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In Re Schelly



Disciplinary proceeding.


The Administrator of the Attorney Registration and Disciplinary Commission filed a complaint charging the respondent, Ralph M. Schelly, with conduct which tends to defeat the administration of justice and bring the legal profession into disrepute. It alleged that respondent wilfully aided and assisted an unlicensed person in the practice of law in violation of Canon 3, DR 3-101(A) of the Illinois Code of Professional Responsibility (Illinois State Bar Association 1970). The hearing panel found respondent guilty and recommended a 90-day suspension. The Review Board adopted the findings of the hearing panel but recommended a six-month suspension.

Respondent was admitted to the Illinois bar in 1953, and his practice included extensive community service work and pro bono service in several ethnic communities.

In 1975, respondent employed Bernard Koenig, a disbarred attorney, to work in his office as a law clerk. Respondent testified that he hired Koenig because he was an old friend and because Koenig told him he was unable to find work. He limited Koenig's responsibilities to preparing case files, updating the docket book, and requesting continuances when respondent was indisposed.

In August 1976, respondent instructed Koenig to appear in court and seek continuances on two of his cases while he was on vacation. Instead, Koenig tried one case entitled Santiago v. Crosby before a jury and argued a motion in the other case, People v. Cano. When respondent learned of Koenig's actions, he immediately fired him. But Koenig prevailed upon respondent to give him another chance and respondent did so.

As a result of Koenig's activities, the Administrator initiated contempt proceedings against him in 1977 for practicing law after his disbarrment. This court ordered an evidentiary hearing. Respondent represented Koenig at these proceedings. In addition to Koenig's actions in the Santiago and Cano cases, testimony at these proceedings also showed that after his disbarrment, Koenig had represented two of his former clients in real estate transactions and had acted as administrator of the estate of a former client's brother. In Koenig's defense, respondent offered the testimony of an examining psychiatrist who said that Koenig's memory and judgment were permanently impaired by a condition known as organic brain syndrome associated with alcoholism. The psychiatrist testified that Koenig's ability to choose between right and wrong was impaired and unreliable.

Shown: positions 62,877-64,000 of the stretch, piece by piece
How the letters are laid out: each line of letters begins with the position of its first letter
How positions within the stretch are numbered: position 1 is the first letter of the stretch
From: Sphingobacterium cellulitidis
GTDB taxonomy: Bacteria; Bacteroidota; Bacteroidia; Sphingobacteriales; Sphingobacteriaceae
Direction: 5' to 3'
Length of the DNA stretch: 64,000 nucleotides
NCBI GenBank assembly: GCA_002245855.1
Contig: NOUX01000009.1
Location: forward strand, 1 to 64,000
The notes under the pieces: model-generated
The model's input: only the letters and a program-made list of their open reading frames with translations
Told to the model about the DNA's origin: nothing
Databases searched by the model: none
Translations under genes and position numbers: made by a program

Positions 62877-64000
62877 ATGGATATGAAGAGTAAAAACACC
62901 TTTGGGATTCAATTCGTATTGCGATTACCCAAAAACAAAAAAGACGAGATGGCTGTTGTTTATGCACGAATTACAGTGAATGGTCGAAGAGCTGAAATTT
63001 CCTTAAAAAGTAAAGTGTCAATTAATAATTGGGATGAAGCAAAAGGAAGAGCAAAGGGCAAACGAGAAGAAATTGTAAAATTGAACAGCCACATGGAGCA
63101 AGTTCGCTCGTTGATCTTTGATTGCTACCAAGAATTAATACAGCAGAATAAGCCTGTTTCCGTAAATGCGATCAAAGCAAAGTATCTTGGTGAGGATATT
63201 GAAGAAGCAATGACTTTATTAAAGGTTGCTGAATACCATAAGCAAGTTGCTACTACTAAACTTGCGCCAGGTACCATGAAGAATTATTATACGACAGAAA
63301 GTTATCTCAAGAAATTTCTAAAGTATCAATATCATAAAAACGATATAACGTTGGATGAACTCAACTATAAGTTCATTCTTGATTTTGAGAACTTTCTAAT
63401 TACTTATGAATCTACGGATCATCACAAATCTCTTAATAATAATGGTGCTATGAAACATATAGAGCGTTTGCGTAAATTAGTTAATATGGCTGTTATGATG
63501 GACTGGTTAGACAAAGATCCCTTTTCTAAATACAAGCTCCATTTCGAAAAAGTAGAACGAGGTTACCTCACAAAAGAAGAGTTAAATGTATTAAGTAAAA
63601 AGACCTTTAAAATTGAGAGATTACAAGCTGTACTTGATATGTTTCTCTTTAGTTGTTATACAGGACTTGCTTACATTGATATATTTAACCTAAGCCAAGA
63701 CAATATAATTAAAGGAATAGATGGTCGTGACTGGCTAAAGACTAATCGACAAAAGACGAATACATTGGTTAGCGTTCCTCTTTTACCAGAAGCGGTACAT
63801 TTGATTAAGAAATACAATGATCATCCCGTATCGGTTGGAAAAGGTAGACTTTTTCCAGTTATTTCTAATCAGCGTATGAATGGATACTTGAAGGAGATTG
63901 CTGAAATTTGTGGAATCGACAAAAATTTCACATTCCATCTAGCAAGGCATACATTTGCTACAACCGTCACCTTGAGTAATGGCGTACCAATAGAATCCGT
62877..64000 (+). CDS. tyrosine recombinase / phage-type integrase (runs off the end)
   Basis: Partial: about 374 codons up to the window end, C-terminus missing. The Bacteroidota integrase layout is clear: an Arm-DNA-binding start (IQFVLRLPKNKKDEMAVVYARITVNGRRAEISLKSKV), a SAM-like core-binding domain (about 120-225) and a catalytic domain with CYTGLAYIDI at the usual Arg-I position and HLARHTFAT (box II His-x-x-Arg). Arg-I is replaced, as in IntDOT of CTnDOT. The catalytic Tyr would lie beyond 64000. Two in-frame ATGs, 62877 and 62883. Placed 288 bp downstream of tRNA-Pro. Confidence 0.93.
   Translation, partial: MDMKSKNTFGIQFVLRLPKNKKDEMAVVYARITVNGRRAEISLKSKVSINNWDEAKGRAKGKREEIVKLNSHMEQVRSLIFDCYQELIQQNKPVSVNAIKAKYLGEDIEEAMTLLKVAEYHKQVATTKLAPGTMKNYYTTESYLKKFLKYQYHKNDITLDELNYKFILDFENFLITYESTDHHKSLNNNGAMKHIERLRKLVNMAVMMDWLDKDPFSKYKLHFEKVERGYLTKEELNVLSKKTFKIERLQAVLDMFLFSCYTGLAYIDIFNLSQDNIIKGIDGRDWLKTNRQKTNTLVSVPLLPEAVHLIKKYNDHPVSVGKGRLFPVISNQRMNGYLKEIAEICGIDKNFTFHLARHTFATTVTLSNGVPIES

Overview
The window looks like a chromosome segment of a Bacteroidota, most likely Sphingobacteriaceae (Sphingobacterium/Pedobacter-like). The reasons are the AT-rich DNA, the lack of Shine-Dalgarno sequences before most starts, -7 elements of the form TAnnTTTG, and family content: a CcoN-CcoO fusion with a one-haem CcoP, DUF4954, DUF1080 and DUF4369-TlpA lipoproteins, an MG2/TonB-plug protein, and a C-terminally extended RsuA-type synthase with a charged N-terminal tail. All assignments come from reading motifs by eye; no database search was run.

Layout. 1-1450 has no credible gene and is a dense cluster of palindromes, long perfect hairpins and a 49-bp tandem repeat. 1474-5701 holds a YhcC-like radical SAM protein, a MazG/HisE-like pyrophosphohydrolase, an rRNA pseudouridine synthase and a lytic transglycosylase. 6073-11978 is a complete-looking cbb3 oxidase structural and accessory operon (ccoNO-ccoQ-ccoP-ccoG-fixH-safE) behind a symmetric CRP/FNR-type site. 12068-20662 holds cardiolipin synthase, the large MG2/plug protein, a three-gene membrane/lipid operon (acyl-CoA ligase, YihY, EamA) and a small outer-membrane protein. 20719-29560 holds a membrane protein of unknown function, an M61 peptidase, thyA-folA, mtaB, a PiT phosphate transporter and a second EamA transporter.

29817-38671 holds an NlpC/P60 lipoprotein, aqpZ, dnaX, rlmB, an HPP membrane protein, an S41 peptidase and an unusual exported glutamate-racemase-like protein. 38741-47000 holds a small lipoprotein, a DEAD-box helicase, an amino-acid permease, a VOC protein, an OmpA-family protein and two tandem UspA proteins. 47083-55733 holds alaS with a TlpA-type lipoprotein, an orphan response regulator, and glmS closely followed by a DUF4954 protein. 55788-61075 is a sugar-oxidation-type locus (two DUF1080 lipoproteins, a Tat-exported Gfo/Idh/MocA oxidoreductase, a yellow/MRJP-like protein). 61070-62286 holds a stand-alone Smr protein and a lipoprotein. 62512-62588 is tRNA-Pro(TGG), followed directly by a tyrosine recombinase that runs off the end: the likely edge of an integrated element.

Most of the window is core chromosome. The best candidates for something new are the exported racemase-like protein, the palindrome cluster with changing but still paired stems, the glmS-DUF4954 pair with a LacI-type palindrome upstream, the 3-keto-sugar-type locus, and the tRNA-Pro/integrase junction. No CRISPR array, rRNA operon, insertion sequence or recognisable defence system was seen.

While the contempt proceedings were pending, Koenig initiated a divorce action entitled Soboj v. Soboj for an old client's girlfriend. In addition, he offered to represent the defendant in a civil case captioned Vleck v. Niesler. In both cases Koenig filed appearances under the respondent's name.

Mrs. Soboj testified she paid Koenig $1,400 to represent her. She said she met with Koenig in the evening at respondent's office on three separate occasions to discuss her case. On August 16, 1978, respondent appeared in court on behalf of Mrs. Soboj and argued an injunction motion. Mrs. Soboj testified that Koenig told her respondent was working with him on the case and would argue the motion because he was a friend of the judge. After arguing the motion, respondent took no further action in the Soboj case. He admitted before the hearing panel that he did not review the case file prior to or after arguing the motion.

In September of 1978, notice of the taking of Mrs. Soboj's discovery deposition was mailed to respondent's office. On October 16, 1978, Koenig, but not respondent, appeared with Mrs. Soboj at opposing counsel's office and actively represented her at the deposition. Mrs. Soboj testified that she subsequently became dissatisfied with Koenig's representation and retained new counsel.

In the Vleck case, Koenig represented the defendant at his deposition in November of 1978. On January 8, 1979, Koenig appeared in court on the Vleck case and argued against a motion to compel the production of documents.

On January 26, 1979, the contempt proceedings against Koenig concluded. This court found Koenig in contempt of court for practicing without a license based on his actions in the Santiago and Cano cases and the other three matters. He was ordered incarcerated for 10 days.

On February 20, 1979, respondent was personally served with a motion for sanctions for failure to produce documents in the Vleck matter. The motion was scheduled for hearing on February 27, 1979. When handed the notice of motion, respondent stated: "This is Koenig's" and took the papers to Koenig. Respondent testified that he said this and gave the papers to Koenig because Koenig's job responsibilities included producing documents. But Koenig subsequently appeared in court, answered the motion and drafted the court order. William Willen, opposing counsel in Vleck, testified that Koenig discussed settling the case with him for $1,500 but withdrew the offer when Willen accepted. At this point, Willen said he became suspicious and called the Attorney Registration and Disciplinary Commission to determine if Koenig was licensed as an attorney. He discovered he was not.

On June 4, 1979, respondent sent Koenig to court to continue a case scheduled for trial. Instead, Koenig appeared in court and tried the case to judgment.

On June 23, 1979, Willen telephoned respondent and told him Koenig had represented respondent's client, Niesler, at his deposition, in court on certain motions, and in settlement negotiations. Respondent said he had no recollection of the case and that Koenig was only authorized to seek continuances. Willen said he informed respondent that if he knew of Koenig's activities he would be guilty of aiding and assisting in the unauthorized practice of law and that he had no choice but to report ...

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